On Holocaust Remembrance Day, Also Think Of Animals In Concentration Camps

posted by: Heather Moore
April 9, 2010

On Holocaust Remembrance Day, Also Think Of Animals In Concentration Camps

Nobel Prize-winning Yiddish author Isaac Bashevis Singer, who fled from Poland to the United States in 1935 and took a room above an slaughterhouse, once observed, “There is only one little step from killing animals to creating gas chambers à la Hitler and concentration camps à la Stalin … .” Singer, who advocated vegetarianism until his death in 1991, believed that we should be shocked and appalled by all forms of abuse, and show sympathy for all victims of injustice.

This past Sunday, April 11, was Holocaust Remembrance Day, while you’re thinking of all the poor people who suffered and died during the Holocaust, please also take a moment to reflect on our modern-day concentration camps and the billions of animals who are raised and killed for food every year. There is a disturbing parallel between the systems of confinement, abuse, and slaughter of Jews and that of factory-farmed animals. While the victims are different—except in their ability to feel pain, love, joy, fear, and grief—the methods of oppression and persecution are the same.

I often wonder about the human race, and I know many of you do too. What will it take to convince more people to behave civilly and compassionately, not just to those who are like them, but to those who are different from them as well?

Eleven million people were spit on, mocked, beaten and gassed during the Holocaust while millions more—those who were not in fear for their lives—looked on and let it happen. And most people complacently eat the flesh and secretions of animals raised in equally gruesome intensive confinement operations, known as factory farms. They are today’s concentrations camps.

Chickens, pigs, cows, and other farmed animals are crammed together in the least space possible. Most never breathe fresh air or feel grass beneath their feet. Frightened babies are torn from their distraught mothers. Chickens have their beaks cut off; cows have their horns pulled from their heads; pigs are castrated—all without painkillers. Then they are herded into filthy, slippery transport trucks and taken to slaughterhouses where they are strung up by their legs and their throats are slit.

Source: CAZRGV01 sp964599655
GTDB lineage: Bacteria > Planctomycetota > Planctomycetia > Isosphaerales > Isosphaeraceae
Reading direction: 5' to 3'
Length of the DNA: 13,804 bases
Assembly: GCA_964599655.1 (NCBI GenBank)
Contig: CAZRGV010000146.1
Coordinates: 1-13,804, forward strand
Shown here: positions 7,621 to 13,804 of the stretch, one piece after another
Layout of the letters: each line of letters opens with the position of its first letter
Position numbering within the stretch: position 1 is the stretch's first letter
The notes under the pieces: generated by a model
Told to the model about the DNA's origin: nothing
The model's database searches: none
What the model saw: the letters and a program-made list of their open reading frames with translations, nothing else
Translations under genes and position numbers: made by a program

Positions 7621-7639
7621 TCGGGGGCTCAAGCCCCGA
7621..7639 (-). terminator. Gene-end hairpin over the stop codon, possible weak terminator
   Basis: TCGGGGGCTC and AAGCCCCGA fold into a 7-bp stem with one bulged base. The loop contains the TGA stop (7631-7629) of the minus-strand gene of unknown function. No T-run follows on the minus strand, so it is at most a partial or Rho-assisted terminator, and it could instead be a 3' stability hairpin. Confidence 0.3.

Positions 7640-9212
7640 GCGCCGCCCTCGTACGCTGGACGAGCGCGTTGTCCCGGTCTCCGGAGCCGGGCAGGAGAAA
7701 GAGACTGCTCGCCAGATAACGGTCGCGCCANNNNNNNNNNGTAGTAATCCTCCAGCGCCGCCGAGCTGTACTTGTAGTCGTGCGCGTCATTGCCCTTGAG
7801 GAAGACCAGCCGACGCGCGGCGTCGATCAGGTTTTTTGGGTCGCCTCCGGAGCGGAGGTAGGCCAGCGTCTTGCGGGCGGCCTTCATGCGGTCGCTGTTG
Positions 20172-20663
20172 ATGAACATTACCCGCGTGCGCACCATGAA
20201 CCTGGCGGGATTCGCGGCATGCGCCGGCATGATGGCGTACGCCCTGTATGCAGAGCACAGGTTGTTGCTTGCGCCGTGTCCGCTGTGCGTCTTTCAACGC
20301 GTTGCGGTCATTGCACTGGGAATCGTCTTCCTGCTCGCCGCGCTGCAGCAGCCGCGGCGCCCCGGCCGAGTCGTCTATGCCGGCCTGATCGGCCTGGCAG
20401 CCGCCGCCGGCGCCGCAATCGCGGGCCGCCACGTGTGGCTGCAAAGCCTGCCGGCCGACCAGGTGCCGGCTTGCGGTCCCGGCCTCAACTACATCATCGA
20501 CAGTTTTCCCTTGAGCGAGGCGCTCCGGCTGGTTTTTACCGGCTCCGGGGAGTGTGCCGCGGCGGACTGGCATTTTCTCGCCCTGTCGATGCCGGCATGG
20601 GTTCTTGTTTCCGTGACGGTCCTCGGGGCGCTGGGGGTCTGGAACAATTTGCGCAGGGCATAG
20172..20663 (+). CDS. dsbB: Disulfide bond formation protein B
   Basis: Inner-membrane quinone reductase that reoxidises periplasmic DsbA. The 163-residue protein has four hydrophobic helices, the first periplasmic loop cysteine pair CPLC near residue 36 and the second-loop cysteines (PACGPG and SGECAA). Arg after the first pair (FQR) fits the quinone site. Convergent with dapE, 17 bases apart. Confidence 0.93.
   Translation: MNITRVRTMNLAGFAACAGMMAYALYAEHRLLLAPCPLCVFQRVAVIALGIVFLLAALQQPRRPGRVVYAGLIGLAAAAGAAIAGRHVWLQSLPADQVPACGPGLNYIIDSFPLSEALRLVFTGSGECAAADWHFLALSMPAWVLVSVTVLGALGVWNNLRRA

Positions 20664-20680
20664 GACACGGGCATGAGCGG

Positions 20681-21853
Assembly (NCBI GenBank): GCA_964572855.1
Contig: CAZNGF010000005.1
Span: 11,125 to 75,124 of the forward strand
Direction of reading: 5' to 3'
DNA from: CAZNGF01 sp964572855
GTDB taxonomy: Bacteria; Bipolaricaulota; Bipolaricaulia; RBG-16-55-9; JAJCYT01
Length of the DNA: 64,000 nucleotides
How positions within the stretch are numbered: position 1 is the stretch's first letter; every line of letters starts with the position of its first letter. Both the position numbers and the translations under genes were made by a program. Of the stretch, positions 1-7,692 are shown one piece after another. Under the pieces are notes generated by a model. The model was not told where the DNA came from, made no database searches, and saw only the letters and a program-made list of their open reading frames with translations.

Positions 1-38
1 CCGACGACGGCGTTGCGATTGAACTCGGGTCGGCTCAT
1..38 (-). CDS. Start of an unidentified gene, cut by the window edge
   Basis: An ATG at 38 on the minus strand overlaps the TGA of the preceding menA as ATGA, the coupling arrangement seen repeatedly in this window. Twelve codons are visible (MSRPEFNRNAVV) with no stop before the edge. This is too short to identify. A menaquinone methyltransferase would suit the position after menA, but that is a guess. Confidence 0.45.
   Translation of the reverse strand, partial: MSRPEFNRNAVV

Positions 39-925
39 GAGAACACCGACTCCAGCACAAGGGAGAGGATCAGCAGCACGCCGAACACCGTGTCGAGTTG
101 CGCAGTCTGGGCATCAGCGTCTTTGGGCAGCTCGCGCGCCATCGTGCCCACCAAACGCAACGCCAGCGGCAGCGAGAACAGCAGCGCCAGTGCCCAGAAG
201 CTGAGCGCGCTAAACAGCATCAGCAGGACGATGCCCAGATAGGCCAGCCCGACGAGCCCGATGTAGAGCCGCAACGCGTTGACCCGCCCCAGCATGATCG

Will we sit back and let it happen? Philosopher and scholar Dr. Helmut Kaplan, reportedly once said, “Our grandchildren will ask us one day: Where were you during the Holocaust of the animals? What did you do against these horrifying crimes?”

What will your answer be?

Hopefully, you’ll say that you went vegan because you couldn’t abide any form of cruelty. Some people may say that they choose to eat animals raised on free range or organic farms. They may have good intentions, but there’s a difference between treating slaves kinder and not keeping slaves at all. When we sit down to eat, we can choose whether to support the holocaust against animals or to help end it.

Unfortunately, no one can do a thing to take away the pain and misery that the Holocaust victims endured, but everyone can help prevent additional violence and suffering by pledging to go vegan. If you haven’t already done so, please pledge not to eat animals—on Holocaust Remembrance Day and every other day of the year.

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I absolutely feel that way about "animal farms" and factories.
How do you reach the conscience of people who live in a world of delusion and indifference? I am often disgusted and ashamed of my own species. Humanity has such great potential for compasion, intelligence, and learning, but instead we are are on a self destuctive path of greed, cruelity, and ignorance.
I recently watched a powerful and eye opening documentary called Earthlings. They make a similar connection between the cruelty and abuse towards animals and the holocaust and concentration camps. One must not forget that animals are not just abuse for their meat, but also for cloth, entertainment, the so called scientific experimentation and the military.
I encourage everyone to go vegan, not buy anything made from animal (fur, leather), not to patronize circuses, races and zoos and avoid products tested on animals.
I can't understand why the majority of people don't feel the slighter feeling of remorse or guilt for taking part and supporting this great holocaust against sentient beings that have awareness and feelings. Most people are happy to continue with their life of consumption without any regards to the destruction of life, the environment, the biosphere.
As the documentary pointed out there is only two options for man kind, we either change our ways or nature will impose the change and it won't be good for our species.
So well said Jose, I absolutely agree. The movie, Earthlings, is a great movie. Horrifying to watch, but so very important. It should be required viewing for everyone. ....At the same time, my dear friend finally watched this movie and of course came away disgusted, but within the week went right back to her normal meat eating. It astounds me that we have such an amazing ability to lie and deceive ourselves about so many things, and feel justified for our irrational actions and ideas.


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